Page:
“All Creatures Great and Small” on PBS: That Mrs. Hall/Edward Episode

Anna Madeley details the patience, precision and empathy that went into bringing about a fateful meeting that was seasons in the making.

(Editor’s note: Included in the following spoilers for “All Creatures Great and Small” Season 3 Episode 5, “Edward”.)

For almost three seasons, Mrs. Hall was the emotional foundation of “All Creatures Great and Small.” Anna Madeley portrayed her as a shoulder to cry on, reliable friends of the wind in the sails, and a sympathetic audience in good times and bad. In the show’s season 3 episode 5, available now on PBS, “All Creatures Great and Small” gave Mrs. Hall her own moment in the spotlight.

In “Edward,” Mrs. Hall finally gets a chance to meet her estranged son. The now young man, Edward (Conor Deane), is almost a different person than the toddler he last saw. As Edward faces imminent deployment in the early days of World War II, he takes the opportunity to meet his mother for a brief afternoon at a train station. If that meeting looked like two people who didn’t know each other figuring out how to talk in real time, that’s because it was in real life.

“Andy Hay separated us until we started filming, just to make the lack of familiarity feel like we had spent time apart. The director hasn’t asked me that yet. My instinct as an actor was to meet Conor for a beer, have a chat and get to know him a little bit,” Madeley told IndieWire. “Ma’am. Hall knows your little boy. But there’s this idea that he’s grown up and doesn’t know what he’s really been like for the last few years. So that distance has been really helpful. Conor is really nice and easy to get to know, so that’s an extra barrier and it gave us a little tension while working.”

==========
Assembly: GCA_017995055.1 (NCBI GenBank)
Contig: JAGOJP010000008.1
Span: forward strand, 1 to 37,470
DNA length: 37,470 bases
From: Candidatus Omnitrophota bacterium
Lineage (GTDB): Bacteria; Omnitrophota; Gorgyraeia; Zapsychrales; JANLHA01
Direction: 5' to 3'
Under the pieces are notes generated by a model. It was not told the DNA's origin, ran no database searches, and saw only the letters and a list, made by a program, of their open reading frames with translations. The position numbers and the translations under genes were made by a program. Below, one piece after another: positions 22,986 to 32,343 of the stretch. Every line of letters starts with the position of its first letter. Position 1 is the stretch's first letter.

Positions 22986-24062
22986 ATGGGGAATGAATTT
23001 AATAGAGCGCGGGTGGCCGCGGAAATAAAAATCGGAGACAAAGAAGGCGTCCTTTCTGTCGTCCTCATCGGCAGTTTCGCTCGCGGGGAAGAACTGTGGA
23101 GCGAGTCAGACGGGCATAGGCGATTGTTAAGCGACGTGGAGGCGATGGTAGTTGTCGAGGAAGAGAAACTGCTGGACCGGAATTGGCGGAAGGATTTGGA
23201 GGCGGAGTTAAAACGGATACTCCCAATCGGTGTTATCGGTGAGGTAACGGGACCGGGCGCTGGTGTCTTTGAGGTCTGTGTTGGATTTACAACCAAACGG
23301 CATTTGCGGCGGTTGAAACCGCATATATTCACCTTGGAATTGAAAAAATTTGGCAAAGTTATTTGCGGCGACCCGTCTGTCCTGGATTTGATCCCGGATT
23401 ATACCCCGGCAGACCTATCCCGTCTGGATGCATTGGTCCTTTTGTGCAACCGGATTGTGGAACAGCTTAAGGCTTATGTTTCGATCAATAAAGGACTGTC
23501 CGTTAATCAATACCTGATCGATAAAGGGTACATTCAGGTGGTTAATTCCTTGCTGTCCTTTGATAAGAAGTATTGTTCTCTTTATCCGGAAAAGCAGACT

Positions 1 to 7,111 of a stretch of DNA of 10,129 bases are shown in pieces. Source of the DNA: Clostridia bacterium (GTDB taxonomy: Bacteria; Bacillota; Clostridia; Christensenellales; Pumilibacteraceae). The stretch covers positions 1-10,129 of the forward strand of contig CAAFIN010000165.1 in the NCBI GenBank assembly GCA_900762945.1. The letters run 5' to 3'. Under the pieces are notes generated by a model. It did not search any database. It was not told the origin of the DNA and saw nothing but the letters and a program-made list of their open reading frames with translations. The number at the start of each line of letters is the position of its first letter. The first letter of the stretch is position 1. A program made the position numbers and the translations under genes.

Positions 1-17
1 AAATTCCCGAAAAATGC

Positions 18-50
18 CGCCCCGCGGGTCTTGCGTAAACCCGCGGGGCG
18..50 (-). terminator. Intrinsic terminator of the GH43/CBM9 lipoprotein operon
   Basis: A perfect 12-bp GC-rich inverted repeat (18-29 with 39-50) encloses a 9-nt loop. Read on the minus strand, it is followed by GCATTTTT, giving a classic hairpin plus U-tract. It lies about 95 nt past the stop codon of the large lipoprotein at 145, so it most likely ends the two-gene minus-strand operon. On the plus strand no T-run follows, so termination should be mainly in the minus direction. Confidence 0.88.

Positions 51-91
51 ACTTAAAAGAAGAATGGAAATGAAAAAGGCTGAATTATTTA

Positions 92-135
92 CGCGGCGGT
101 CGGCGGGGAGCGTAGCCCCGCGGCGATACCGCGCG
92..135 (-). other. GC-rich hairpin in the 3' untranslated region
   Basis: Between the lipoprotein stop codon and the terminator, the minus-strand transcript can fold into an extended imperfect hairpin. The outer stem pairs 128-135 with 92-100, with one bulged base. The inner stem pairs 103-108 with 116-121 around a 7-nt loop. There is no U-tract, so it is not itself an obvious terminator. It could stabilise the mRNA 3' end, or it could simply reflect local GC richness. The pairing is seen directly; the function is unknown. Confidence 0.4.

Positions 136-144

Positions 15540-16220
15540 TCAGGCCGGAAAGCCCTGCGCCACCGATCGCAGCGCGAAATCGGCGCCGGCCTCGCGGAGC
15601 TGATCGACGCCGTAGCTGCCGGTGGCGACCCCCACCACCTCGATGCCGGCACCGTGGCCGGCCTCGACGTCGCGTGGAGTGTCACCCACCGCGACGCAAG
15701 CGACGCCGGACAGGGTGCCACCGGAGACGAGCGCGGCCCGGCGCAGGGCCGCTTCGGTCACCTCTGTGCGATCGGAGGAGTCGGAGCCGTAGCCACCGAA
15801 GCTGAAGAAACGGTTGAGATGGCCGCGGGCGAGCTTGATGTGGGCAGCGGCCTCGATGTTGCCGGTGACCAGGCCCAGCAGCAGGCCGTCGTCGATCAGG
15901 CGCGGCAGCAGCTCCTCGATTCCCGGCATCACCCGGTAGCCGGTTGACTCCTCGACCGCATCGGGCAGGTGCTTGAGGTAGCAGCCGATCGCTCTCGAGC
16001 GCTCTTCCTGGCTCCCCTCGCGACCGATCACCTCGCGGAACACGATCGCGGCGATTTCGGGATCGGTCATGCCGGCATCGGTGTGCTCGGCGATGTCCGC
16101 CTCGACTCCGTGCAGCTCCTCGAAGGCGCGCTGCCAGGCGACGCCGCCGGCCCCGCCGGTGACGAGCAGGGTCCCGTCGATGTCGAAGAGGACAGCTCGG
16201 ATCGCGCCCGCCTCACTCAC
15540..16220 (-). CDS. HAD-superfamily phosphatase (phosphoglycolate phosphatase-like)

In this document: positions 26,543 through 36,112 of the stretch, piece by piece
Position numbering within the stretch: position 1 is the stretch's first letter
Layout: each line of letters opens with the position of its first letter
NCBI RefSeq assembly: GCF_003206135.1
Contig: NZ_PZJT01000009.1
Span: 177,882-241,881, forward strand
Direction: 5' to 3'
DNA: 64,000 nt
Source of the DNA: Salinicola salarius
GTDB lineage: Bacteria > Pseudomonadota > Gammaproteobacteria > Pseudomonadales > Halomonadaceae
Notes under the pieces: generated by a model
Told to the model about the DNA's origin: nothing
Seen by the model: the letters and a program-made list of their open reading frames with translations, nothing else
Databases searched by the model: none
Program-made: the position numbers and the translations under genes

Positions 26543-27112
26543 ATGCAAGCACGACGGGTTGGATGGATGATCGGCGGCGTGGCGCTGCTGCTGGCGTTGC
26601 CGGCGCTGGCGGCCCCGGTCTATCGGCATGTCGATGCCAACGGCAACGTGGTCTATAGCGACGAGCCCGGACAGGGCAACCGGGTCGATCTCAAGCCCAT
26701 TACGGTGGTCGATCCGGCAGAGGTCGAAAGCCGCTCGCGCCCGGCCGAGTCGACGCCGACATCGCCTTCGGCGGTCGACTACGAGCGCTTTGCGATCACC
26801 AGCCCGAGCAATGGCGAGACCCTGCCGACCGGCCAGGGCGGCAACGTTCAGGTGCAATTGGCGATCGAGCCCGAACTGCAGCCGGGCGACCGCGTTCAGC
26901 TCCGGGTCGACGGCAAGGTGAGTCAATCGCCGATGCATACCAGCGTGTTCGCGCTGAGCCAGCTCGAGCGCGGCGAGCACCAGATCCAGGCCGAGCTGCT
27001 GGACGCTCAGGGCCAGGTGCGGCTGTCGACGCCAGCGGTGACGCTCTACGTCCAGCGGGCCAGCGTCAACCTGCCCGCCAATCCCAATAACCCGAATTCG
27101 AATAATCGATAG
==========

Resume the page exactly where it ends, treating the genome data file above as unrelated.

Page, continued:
When Mrs. Hall and Edward finally meet face to face, it is in a busy corridor near the platform. Compared to Darrowby’s relaxed, rural pace and a Skeldale house that can’t hold many people, this is one of the rare All Creatures Great and Small series that has a big crowd. That foot traffic around the main action was another instance of real life that added to the emotion of the scene.

“This is a world in which many people have said goodbye. The uncertainty of what would happen, how often you would see each other, and whether you would see each other again was all around us. We had to find the space to talk,” Madeley said. “I think it was really helpful for the characters to have buzz around them. It got them through that awkward first moment. They don’t discuss the usefulness of a cup of tea and a biscuit and “Where should we sit?” and all the things that will get you through the initial meeting. It was quite organic, in a way. It seemed very natural, and that’s how a meeting took place.”

For all its activity, the bustling tunnel is Mrs. Hall’s showcase episode of “Edward,” because it also gives Madeley the freedom to cover a lot without speaking. You almost learn more about her nerves and her reaction to uncertainty by watching her try to fill the time before Edward arrives. Waiting and sadness mingle in these lonely moments, especially when the benches in the waiting room become crowded and empty except for him.

“At every stage, we talked about when his patience would run out. When do you decide to look at the clock? When do you decide to have a cup of tea? We have all these things marked out. So in a way, the psychology was very clear to us while we were working on it,” Madeley said. “Sometimes you can rely heavily on the text to provide anchor points. Even in the scenes with Edward, where there is a lot of text, there are also a lot of unsaid things. How they sit, where the bag falls, and the crumbly pasta boxes are all part of that storytelling.”